Yakima Valley Transportation Lines

Status: SAVED!

Year Listed: 1992

Location: Yakima Valley, Yakima County

In the late 19th and early 20th centuries, people were lured to Washington’s Yakima Valley to grow apples on 5-10 acre orchards which promised to produce wealthy independence in “the home of the prize red apple.· Private and public irrigation projects created hundreds of thousands of acres of fruit and by 1929 Yakima County had the largest number of bearing apple trees in all of Washington’s 39 counties and had become the statewide leader in apple production. Yakima County has ranked first in national apple production since 1930.

In order to get all of those apples to market, the Yakima Valley Transportation Company (YVT) built a 48-mile-long electric interurban railroad between 1907-1913. The line, started by local Yakima County people, stretched far west of Yakima and north to Selah. In 1908 it was bought out by the Oregon Railway and Navigation Company (today the Union Pacific). Over its lifetime there were 16 streetcars, six interurban passenger/express cars, three electric locomotives and Line Car A used to repair the wires. Passenger service lasted until 1947 and was brought back as a limited tourist operation in 1974. Electric freight operations continued non-stop until 1985 when Union Pacific decided to abandon the YVT.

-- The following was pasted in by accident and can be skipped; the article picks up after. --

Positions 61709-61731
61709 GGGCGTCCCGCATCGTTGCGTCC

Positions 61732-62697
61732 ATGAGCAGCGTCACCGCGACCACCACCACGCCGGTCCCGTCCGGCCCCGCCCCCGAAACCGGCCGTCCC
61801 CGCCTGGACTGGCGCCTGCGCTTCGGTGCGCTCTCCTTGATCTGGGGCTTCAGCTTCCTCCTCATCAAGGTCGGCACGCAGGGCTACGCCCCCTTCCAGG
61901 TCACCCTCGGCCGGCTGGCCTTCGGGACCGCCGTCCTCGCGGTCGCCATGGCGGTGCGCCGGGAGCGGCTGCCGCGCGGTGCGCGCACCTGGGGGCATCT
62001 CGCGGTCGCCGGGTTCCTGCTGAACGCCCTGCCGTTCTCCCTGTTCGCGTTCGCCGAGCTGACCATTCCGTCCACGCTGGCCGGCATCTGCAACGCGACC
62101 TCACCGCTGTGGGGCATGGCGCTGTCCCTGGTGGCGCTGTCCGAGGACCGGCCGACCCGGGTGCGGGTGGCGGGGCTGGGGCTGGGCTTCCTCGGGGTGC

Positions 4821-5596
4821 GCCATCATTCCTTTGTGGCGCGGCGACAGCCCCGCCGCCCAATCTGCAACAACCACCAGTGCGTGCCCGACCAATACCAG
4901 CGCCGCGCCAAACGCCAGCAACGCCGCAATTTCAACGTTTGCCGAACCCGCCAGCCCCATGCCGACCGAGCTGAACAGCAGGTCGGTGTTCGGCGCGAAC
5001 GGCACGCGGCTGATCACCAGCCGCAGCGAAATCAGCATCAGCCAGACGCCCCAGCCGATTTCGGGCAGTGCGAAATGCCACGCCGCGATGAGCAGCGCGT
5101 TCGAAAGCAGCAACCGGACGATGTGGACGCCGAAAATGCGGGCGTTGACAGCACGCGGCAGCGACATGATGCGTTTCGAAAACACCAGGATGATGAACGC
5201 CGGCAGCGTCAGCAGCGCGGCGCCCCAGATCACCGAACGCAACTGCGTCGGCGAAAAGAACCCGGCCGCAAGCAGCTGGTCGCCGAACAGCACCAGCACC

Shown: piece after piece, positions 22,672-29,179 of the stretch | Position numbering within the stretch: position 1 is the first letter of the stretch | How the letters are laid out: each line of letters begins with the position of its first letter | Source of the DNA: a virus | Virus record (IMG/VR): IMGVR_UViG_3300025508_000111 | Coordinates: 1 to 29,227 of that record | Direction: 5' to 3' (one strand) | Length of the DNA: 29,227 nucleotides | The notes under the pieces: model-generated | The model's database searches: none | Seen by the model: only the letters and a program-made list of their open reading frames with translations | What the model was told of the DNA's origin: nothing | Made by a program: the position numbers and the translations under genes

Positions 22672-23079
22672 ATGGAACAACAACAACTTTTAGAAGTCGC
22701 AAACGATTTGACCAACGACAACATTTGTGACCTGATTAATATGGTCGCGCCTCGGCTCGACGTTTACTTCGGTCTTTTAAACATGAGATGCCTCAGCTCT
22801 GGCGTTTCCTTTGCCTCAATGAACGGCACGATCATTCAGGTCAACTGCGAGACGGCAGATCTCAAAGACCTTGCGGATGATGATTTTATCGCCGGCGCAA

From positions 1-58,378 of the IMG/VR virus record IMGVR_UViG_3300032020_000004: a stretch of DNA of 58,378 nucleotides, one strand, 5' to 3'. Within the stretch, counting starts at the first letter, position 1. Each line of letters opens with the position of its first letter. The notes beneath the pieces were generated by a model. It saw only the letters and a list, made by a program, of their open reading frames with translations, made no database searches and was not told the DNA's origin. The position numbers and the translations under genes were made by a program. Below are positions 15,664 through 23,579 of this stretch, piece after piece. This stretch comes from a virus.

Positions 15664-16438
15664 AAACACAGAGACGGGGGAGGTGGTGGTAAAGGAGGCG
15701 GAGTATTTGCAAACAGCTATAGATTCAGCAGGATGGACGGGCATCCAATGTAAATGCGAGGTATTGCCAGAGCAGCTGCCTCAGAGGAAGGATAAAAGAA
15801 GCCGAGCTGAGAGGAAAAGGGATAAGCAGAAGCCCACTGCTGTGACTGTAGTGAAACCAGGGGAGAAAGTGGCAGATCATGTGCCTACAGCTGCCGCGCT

By that time, it was the last authentic turn-of-the-century interurban electric railroad in the United States still operating. I remember the yellow electric locomotives hauling refrigerator cars of apples to market. The abandonment by the Union Pacific saw a donation of some of the YVT to the city of Yakima, but the following years saw removal of the YVT rail lines and involvement of the Washington Trust to sound the clarion call for its preservation before it was all gone. In 1989, the YVT was listed on the Washington Trust’s “10 Most Wanted” list, a precursor to our Most Endangered Places list. Thankfully, it has been saved, and in 1992 was listed on the National Register of Historic Places. In 1994, the late Les Tonkin, an architect and former president of the Washington Trust, devised a total restoration plan for the YVT.